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Freedom Means Being Free to Lose

One of the worst things about the crash of 2008 is that an entire generation has learned that failure and loss is unacceptable in the financial marketplace.  Failure was not permitted as institutions were propped up with taxpayer money and given new life.  Many homeowners who had mortgaged their properties and could not live up to their commitments were allowed to remain in their homes with debts rearranged and restructured.


Since that crash of 2008 there have been many other holes in the global financial system revealed. The economies of Europe are lethargic, the result of decades of red tape and misguided policies.  The Euro experiment, as fascinating and hopeful as it may be, teeters on collapse and every few months the ECB proclaims its commitment to do anything to preserve the union, and the union caves in and gives Greece another free pass.  Japan’s governmental indebtedness is at critical levels, with debt service eating up a massive percentage of the government’s total budget, and this at historically low rates.  The U.S., with its relative strength, is still plagued by an historic disparity between the have’s and have-not’s, massive government debt and huge deficits that seem to be irreversible, and a way too large percentage of those who have abandoned the search for employment or are severely underemployed.  On top of that, the world’s geopolitical situation is like a powder keg.  Yet, with all of that, stock markets have performed excellently, bond markets are near all-time highs, and real estate values around the world are also at or near all-time highs.  Central bankers around the world have made sure that there is little pain experienced.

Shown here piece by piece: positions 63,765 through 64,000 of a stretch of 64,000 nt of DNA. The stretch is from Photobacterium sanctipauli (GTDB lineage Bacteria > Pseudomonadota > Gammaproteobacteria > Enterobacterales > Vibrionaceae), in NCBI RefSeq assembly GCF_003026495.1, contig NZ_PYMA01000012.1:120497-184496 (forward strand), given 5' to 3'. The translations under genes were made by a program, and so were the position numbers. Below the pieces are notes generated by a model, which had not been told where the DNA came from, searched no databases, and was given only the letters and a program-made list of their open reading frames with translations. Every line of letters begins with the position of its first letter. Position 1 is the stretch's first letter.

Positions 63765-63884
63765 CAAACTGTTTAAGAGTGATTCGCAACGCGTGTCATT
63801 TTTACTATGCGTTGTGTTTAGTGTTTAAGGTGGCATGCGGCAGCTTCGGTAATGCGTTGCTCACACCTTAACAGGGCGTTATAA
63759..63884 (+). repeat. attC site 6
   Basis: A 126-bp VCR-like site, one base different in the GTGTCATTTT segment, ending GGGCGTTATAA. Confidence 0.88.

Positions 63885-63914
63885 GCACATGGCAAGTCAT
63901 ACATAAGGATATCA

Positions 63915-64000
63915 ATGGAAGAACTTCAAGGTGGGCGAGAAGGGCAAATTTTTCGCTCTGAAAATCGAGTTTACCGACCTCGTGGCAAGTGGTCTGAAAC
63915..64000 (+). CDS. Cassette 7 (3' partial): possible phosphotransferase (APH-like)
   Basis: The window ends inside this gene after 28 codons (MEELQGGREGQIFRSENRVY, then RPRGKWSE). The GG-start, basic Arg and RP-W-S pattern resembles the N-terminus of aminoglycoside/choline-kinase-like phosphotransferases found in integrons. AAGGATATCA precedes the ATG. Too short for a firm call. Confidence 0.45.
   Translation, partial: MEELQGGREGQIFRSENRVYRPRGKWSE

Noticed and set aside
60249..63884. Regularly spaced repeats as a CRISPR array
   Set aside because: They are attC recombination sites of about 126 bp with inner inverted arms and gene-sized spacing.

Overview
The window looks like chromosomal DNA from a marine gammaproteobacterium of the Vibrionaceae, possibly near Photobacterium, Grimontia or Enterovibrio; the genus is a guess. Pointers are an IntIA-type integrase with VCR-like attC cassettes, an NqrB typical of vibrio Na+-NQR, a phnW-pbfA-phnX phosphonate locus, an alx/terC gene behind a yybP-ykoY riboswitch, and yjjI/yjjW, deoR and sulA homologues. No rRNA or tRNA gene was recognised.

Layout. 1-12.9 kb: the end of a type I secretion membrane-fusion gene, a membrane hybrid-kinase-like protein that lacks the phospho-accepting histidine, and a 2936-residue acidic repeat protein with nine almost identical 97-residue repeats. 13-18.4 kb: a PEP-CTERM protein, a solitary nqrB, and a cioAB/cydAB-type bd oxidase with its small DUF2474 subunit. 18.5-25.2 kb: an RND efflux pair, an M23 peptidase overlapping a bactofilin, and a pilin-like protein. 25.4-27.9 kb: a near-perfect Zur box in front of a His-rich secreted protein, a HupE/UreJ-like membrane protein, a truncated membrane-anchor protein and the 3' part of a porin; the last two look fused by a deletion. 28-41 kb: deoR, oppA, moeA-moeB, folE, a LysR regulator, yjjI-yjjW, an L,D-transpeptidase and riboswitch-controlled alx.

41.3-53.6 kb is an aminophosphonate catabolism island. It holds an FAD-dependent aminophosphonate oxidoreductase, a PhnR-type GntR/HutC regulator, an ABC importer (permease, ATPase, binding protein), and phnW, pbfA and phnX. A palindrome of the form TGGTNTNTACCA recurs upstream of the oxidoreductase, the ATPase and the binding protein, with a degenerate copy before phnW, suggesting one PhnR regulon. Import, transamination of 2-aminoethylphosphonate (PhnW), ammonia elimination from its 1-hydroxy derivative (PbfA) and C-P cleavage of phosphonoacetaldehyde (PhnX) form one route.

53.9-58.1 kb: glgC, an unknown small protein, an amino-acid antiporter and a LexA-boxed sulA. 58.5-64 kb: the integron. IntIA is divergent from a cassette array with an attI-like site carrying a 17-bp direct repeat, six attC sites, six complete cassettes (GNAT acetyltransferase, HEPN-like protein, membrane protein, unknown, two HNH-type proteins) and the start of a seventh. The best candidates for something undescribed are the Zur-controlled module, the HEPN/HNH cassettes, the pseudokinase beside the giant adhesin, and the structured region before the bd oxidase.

The financial market is not the only arena where others wish to protect us from pain, and deprive us from learning and growing.  My 6 year-old son’s kindergarten has eliminated the swing from their playground because a girl injured herself falling off, and they plan to eliminate the monkey bars shortly for fear of injury.  And there are many other examples.

Is this good?  Is it good for pain to not be experienced?  Isn’t it from pain that lessons are learned and corrective actions taken?  Avoidance of consequences inevitably has its own consequences.  Freedom is beautiful and messy.  Freedom leads to actions and risks taken and mistakes made and lessons learned, and growth achieved.  Freedom without a tolerance for loss, failures, and mistakes is not freedom.

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